Most people know that manufacturers are continuously incorporating more technology and electronics in new vehicles. As a result, there is a need for higher level electrical and electronics training.
In this day and age, students with STEM (Science, Technology, Engineering, and Math) knowledge and experience are sought after by a growing number of employers, but these subjects often are seen as fit for only top academic students. Meanwhile, automotive technology classes are ignored or seen as less important.
Maybe it’s time to challenge that view.
No matter how many bright students, wonderful instructors, and useful resources an automotive classroom has, there’s one thing that can make the learning process more—or less—difficult: curriculum.
Curriculum, which is comprised of the learning objectives, lessons, materials, assignments, and assessments used to teach a course, is the last thing you want to work against your students’ success. In fact, studies show that better curriculum—and textbooks—can improve student achievement.
But how do you know if your current curriculum is the problem?
Service advisors have a unique role as both the face of an automotive shop and the link between customers and technicians. Therefore, it makes sense that classroom training for service advisors should have a good balance between customer focused skills and automotive knowledge.
Instructors play an important role in providing this kind of targeted training. But aside from starting with a good foundation of knowledge, how can you instill the kinds of skills that help service advisors thrive in the classroom and on the job?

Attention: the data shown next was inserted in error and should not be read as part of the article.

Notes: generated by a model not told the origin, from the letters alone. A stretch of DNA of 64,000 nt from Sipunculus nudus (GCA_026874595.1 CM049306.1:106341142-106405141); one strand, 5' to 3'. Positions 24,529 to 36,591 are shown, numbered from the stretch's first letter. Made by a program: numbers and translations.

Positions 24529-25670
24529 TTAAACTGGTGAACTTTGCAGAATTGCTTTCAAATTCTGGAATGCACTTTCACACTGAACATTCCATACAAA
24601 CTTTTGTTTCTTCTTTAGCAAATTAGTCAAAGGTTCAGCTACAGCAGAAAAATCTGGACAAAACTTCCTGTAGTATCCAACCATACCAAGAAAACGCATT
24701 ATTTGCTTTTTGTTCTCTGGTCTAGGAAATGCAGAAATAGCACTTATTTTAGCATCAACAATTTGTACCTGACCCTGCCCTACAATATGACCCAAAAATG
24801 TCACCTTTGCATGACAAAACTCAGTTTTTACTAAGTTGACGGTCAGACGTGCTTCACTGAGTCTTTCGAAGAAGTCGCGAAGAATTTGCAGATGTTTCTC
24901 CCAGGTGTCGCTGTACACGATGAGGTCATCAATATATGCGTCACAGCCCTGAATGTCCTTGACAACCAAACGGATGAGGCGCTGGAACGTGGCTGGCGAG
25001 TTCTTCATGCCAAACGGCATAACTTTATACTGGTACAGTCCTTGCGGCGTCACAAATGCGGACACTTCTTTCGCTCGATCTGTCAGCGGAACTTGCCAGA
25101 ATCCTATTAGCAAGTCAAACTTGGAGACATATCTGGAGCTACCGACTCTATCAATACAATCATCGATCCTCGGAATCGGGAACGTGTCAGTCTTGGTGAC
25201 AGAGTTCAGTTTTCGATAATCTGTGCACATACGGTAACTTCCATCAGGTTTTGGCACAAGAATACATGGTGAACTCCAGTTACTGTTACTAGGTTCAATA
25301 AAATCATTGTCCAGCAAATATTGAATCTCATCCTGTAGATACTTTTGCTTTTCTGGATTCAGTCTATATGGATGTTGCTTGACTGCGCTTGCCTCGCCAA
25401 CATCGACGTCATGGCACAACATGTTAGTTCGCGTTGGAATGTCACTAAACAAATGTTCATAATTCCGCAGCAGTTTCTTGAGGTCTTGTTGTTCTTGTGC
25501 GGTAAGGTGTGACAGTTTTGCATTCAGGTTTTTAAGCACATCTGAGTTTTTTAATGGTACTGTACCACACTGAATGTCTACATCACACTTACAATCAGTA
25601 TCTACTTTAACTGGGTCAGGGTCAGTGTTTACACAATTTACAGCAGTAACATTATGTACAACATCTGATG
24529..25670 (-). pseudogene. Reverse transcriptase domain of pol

As the days get shorter and the temperature gets colder, it’s becoming even more important to talk about vehicle system care.
Dane Tom has used CDX since 2001. He teaches at Roy High School in South Roy, Utah, where he uses Fundamentals of Automotive Maintenance and Light Repair Online.
CDX Learning Systems, a division of Jones & Bartlett Learning, is excited to announce a partnership with Tiqani Management Consultancy FZE, a premier automotive talent development firm. Together, CDX and Tiqani will lead the way in offering innovative educational materials and automotive training on a global scale.
According to a 2013 report by the Seattle Jobs Initiative (SJI), over 75% of employers believed soft skills were just as important as, if not more important than, technical knowledge.
Today’s students are tech savvy. They know their ways around any gadget you put in front of them. In fact, many parents fear their kids are spending too much time on devices after school and not enough time in school to prepare them for future employment. Automotive technology programs allow students to use and further develop their technology skills while working and learning in a fun and engaging way. This means automotive technology programs help bridge the gap between home and school while providing students with valuable STEM educations.
CDX offers several useful resources for instructors, including lecture outlines and PowerPoint slides, for all CDX titles.